January 11, 2008

Life and Health

Life and Health Basics: What’s on Your Plate for Tomorrow?

Alice Abler

Frittatas and omelets, soups and stews, salads and strata, pasta dishes and risotti, paella, Spanish tortillas. . . . The very mention of such tasty fare evokes thoughts of healthy home-cooked meals and warm family gatherings. They may each come from different cultures and cuisines, but they share one important quality: these comforting victuals are all excellent ways of using up surplus food from earlier meals. 

When you cook simple, healthy meals at home, it’s easy to cook a bit extra for another meal. Not only does this practice save time and money, but it also helps you avoid the frozen- or fast-food trap when you’re coming home late from work and you have neither the desire nor the energy to spend hours in the kitchen. Combining bits and pieces from earlier meals can help you create a delectable dinner in very little time. 

And the health benefits of cooking your own meals are enormous—you have one body in your lifetime and the importance of taking care of that body by eating the right foods cannot be overstressed. By controlling what goes into your meals (instead of abdicating that responsibility to someone whose interest lies in the financial health of their food company rather than the health of your body), you can try to eliminate harmful chemicals and preservatives while limiting the amount of certain ingredients that should be used in moderation, such as fat, sodium and sugar. Surprising quantities of these ingredients, which if overused can lead to obesity and related health issues, often lurk in processed or pre-prepared foods.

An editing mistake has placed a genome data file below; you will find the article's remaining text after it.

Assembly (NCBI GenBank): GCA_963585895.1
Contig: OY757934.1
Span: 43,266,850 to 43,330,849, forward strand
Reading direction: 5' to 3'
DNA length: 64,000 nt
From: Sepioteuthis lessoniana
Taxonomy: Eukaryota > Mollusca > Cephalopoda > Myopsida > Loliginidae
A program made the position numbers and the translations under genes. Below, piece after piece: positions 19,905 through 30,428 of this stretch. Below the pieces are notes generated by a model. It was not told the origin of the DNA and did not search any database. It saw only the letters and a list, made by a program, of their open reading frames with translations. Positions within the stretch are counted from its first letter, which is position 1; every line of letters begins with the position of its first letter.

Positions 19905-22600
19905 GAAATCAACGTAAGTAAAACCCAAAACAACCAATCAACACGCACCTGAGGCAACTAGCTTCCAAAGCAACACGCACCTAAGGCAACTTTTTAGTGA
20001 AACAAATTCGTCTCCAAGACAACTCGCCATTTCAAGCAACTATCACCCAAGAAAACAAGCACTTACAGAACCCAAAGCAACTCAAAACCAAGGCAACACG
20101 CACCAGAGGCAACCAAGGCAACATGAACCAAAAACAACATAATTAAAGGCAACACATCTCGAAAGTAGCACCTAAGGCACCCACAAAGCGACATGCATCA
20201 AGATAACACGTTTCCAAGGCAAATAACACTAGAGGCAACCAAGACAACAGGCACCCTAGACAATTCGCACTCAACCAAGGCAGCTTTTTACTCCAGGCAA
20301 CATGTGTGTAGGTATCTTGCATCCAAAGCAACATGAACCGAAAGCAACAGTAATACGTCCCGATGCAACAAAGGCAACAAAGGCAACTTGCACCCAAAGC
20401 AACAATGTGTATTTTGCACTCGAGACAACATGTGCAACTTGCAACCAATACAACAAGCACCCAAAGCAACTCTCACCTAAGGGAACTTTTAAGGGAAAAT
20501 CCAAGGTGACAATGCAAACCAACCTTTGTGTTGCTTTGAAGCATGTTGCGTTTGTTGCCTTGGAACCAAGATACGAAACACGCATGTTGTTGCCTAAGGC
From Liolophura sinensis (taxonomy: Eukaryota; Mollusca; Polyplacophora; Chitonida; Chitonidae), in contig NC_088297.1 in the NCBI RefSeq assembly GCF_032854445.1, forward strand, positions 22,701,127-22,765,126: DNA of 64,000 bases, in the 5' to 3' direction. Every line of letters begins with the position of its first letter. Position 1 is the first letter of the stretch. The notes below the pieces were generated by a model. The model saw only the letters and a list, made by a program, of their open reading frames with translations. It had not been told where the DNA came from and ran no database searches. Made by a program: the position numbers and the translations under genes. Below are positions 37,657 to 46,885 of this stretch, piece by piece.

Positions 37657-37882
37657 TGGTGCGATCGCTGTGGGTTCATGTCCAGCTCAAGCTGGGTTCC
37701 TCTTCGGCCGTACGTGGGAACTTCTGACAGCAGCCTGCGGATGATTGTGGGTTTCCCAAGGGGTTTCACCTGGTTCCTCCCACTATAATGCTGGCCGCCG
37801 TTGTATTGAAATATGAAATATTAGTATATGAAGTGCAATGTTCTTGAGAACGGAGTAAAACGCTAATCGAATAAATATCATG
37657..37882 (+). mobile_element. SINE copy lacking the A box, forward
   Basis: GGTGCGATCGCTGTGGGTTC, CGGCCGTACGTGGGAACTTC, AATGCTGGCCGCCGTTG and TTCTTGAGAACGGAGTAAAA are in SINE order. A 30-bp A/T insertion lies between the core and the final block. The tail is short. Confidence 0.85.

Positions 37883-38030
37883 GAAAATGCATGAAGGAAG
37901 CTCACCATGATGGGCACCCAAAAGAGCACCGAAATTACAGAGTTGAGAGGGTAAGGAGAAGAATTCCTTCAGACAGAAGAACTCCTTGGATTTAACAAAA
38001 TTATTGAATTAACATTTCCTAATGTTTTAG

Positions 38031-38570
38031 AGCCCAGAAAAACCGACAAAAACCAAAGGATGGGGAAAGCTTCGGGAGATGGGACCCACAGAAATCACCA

For thousands of years before the advent of fast food and packaged foods, people would make their own meals at home, and in the course of that cooking they would often plan to make extra food for the purpose of easing their cooking needs in the following days. Today, however, more and more people are regularly eating outside the home. There are several serious long-term dangers with this trend. In addition to the loss of control over what unhealthy ingredients may be in prepared food, the loss of basic cooking knowledge will have a detrimental effect on the health of this and succeeding generations. 

Traditionally, such expertise has been handed down from parents to children as they worked together in the kitchen. But without such day-to-day interaction, this basic knowledge is being lost, and formerly common skills like cooking extra for another day are vanishing. 

Instead of allowing eating out to become a habit by default when you’re in a hurry, be proactive. Plan to make a meal at home and plan to make extra vegetables, starches and meats since you’re in the kitchen anyway. And don’t be too quick to discard those serendipitous bonus foods that remain after dinner’s done. Instead of wasting them by throwing them out, think about how you can use them the next day. 

It is important to note that the U.S. Food and Drug Administration recommends that you refrigerate foods within two hours of preparation to avoid food-borne illness. That means that after your meal, put what remains in the refrigerator, safely tucked away until it’s needed again. Or, when you make more than you need for today, just make sure you chill the extra food at 40 degrees Fahrenheit or less within two hours, and use it within two or three days. 

If you’re using a grill for tonight’s dinner, throw on some extra vegetables and let them cook at the same time. Tomorrow, layer them on some whole grain bread or enclose in a tortilla wrapper with a bit of goat cheese or olive oil and herbs for a tasty sandwich. Or heat them in a skillet with some broth or tomato juice and add some greens (kale, chard, spinach, arugula, beet or turnip greens) and crushed garlic, then add some plain cooked pasta and top with crumbled feta, cotija or other flavorful semi-hard cheese and maybe a sprinkling of chopped herbs for a speedy, nutritious, economical meal.